Frank Conte, Communications
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To promote public interest, state government should break up teacher union monopolies; An idea as old as the Boston Tea Part

BOSTON (July 10, 2012) – The education of children, long considered vital to democracy and self-rule, is subject to a union monopoly for which there is no justification. This is the major thesis of a new paper released today by the Beacon Hill Institute and the Tuerck Foundation entitled, A Monopoly Against Our Children: Teachers Unions vs. American Ideals.

Drawing upon the antipathy the original Boston Tea Partiers held toward monopolies that curbed competition and surveying the history of public schooling in Massachusetts, author Cornelius Chapman forcefully argues that no justification exists for the purchase of educational services from one private group. Since the nation’s founding, state and local governments, as single-buyers, carefully established monopolies for public goods such as toll roads or liquor cartels. Such efforts to curb competition could be justified on efficiency grounds, expediting road traffic or curbing externalities from alcohol consumption. A monopoly over public education, on the other hand cannot be justified on such grounds because other entities – such a private and charter schools -- can provide services.

“There is no countervailing public interest that militates in favor of the grant of exclusive rights to educate children at public expense to a single group,” writes Chapman. “No benefit is gained by reducing the quantity of educational services to such consumers, and there is no known social harm that results from excess consumption of such services.”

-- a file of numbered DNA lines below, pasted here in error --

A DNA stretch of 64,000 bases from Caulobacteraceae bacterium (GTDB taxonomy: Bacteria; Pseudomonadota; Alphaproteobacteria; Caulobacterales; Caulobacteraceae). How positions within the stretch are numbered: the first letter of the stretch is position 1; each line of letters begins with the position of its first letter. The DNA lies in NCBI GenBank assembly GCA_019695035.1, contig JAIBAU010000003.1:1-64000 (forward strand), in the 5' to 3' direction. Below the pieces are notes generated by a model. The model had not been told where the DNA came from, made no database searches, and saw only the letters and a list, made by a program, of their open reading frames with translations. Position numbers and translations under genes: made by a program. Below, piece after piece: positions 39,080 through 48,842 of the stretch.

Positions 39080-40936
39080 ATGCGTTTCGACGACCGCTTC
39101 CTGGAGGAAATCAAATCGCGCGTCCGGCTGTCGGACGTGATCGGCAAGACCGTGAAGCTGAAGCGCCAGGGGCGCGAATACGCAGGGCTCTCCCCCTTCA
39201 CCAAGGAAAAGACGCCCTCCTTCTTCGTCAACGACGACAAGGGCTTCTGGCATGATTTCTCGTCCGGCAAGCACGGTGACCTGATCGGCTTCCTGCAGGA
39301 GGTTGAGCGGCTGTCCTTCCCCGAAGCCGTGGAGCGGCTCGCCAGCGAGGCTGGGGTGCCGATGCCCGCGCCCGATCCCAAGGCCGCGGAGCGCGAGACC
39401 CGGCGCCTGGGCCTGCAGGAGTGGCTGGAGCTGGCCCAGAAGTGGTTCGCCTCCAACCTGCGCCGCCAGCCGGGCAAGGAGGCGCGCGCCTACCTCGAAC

There are several policy changes that could introduce competition: limiting collective bargaining to wages and working conditions; term-limiting contracts; and curbing mandatory union dues. Including K through 12 education among those services which must be procured through competitive bidding is another solution. “By allowing competing providers an opportunity to present proposals for the operation of local schools, the current elevation of the rights of the producers of K through 12 education over those of the consumers of those services—namely, children and their parents—would be aligned with democratic values,” adds Chapman.

Cornelius Chapman is the author of The Know-Nothing Amendments: Barriers to School Choice in Massachusetts (Pioneer Institute, 2009), two novels and The Year of the Gerbil, a history of the 1978 Red Sox-Yankees pennant race.  His work has appeared in The Atlantic Monthly, The Boston Globe and The Boston Herald, among other publications.


Press Release (PDF)
Complete Study (PDF)